Cybercriminals do not discriminate, regardless of size, type or industry, businesses in Australia and around the world are under threat from cybercriminals. For the more than 2 million Australian small businesses the actions of cyber criminals can be devastating, leaving their businesses unable to recover. Small to medium businesses operate in a different environment compared to larger enterprises, with 97% of Australian businesses having less than 20 staff. With limited resources, many of these businesses lack the resources, skills and experience to maintain a high level of cybersecurity.
Below are the main cyberthreats small businesses need to be on the lookout for:
1. Insider Threats
According to the IBM Cyber Security Intelligence Index Report, 95% of data breaches or cyber attacks are mainly caused by human error. Humans are the weakest link in your cybersecurity, although this is true amongst all sizes of businesses, small businesses typically overlook cybersecurity training and awareness programs as well strong policies around data encryption, password management and privileged access. There have been many instances where employees have unknowingly clicked on phishing links, left USB storage devices containing sensitive data in the open, or used simple and weak passwords across multiple accounts, which have lead to data breaches or cyber attacks.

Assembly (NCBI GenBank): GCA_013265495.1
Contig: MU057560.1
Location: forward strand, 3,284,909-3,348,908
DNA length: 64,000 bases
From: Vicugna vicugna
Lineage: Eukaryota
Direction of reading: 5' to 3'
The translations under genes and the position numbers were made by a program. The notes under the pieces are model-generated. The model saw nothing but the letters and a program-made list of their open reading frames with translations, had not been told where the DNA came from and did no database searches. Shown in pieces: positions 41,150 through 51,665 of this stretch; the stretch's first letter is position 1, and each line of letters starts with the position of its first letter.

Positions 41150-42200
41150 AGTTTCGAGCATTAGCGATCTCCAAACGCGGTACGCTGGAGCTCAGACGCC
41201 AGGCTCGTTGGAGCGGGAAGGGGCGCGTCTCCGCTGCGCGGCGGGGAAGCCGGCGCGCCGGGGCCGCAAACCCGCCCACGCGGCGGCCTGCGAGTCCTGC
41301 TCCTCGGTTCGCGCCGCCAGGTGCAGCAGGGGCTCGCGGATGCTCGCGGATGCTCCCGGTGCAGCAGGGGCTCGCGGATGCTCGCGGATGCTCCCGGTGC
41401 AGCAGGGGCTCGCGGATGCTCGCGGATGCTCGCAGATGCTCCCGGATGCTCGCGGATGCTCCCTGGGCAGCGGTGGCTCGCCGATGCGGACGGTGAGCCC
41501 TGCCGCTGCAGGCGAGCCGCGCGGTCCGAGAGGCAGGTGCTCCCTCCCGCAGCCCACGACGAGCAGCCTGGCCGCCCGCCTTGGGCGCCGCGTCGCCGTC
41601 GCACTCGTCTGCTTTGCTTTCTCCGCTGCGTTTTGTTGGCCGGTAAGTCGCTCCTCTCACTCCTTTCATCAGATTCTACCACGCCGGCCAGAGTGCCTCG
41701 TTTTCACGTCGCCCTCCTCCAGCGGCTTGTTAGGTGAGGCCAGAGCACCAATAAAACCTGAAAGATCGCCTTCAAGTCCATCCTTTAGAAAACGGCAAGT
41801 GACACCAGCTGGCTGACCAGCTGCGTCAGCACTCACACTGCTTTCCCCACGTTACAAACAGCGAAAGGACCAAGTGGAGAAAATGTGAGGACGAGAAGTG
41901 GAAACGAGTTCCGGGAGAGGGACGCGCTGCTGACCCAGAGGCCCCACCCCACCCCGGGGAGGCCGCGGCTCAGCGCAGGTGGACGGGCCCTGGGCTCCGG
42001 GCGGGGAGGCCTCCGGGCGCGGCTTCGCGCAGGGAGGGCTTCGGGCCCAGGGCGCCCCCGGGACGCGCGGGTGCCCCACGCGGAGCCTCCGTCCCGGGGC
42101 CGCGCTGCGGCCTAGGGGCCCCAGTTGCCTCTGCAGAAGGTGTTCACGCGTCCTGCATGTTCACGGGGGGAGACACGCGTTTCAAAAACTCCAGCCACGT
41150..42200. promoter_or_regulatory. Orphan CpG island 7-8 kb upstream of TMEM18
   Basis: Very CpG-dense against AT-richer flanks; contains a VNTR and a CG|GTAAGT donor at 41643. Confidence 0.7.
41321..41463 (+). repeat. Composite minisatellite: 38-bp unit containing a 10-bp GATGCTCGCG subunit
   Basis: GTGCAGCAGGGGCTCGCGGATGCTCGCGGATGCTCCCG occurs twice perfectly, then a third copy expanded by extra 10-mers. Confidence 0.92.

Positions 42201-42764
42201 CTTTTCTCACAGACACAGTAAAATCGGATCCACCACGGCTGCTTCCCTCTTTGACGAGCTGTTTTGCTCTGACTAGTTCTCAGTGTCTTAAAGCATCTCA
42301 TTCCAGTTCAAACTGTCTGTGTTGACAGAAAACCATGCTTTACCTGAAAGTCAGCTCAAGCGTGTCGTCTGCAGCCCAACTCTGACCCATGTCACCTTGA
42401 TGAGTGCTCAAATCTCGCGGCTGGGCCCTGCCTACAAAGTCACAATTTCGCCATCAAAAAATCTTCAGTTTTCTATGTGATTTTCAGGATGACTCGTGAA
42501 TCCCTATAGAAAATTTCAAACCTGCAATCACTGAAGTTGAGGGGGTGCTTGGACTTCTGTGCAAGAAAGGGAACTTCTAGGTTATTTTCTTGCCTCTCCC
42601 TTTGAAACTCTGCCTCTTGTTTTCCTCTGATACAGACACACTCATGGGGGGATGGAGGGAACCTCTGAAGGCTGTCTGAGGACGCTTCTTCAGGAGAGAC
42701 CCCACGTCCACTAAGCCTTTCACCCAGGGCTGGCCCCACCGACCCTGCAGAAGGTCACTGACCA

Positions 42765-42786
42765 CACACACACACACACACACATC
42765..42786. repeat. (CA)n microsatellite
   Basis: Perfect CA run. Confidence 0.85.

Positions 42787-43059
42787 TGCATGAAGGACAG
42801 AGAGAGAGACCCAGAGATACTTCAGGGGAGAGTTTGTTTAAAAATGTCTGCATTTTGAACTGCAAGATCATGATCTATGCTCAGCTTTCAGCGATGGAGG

Apart from negligence or carelessness Insider threats can also be a risk to an organization that is caused by the actions of employees, former employees, business contractors or associates. In small businesses a single employee usually has access to multiple accounts that hold extensive amounts of data, if privileged access is not managed appropriately they can case harmful effects through greed or malice. Therefore it is essential that when offboarded, all of their access needs to be revoked.